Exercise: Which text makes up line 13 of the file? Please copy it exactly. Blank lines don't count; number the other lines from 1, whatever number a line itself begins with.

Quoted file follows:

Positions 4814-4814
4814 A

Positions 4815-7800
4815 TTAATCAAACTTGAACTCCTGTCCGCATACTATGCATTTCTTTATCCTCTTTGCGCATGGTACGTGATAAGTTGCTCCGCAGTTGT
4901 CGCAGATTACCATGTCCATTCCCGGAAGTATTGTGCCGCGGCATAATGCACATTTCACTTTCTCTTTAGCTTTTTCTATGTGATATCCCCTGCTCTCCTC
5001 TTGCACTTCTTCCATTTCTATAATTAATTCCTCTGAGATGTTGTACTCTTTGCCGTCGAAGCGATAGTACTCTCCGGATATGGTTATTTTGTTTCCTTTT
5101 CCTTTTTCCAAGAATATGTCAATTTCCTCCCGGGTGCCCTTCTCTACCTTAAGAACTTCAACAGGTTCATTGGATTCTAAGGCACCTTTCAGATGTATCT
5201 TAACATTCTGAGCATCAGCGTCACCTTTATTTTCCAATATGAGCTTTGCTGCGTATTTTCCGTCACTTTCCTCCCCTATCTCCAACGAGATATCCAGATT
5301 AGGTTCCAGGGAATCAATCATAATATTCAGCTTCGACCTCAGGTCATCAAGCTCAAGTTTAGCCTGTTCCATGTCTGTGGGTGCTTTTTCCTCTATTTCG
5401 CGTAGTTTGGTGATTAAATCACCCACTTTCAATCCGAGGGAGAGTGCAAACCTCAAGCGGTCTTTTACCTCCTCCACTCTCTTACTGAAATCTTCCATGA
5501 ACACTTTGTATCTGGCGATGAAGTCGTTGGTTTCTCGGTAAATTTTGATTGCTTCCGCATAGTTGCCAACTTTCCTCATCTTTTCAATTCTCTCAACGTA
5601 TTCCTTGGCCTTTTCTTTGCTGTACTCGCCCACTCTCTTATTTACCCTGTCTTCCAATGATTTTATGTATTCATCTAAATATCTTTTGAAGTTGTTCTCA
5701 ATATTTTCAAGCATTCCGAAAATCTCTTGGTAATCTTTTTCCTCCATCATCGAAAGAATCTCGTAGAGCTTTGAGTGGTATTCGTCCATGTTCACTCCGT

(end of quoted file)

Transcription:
5701 ATATTTTCAAGCATTCCGAAAATCTCTTGGTAATCTTTTTCCTCCATCATCGAAAGAATCTCGTAGAGCTTTGAGTGGTATTCGTCCATGTTCACTCCGT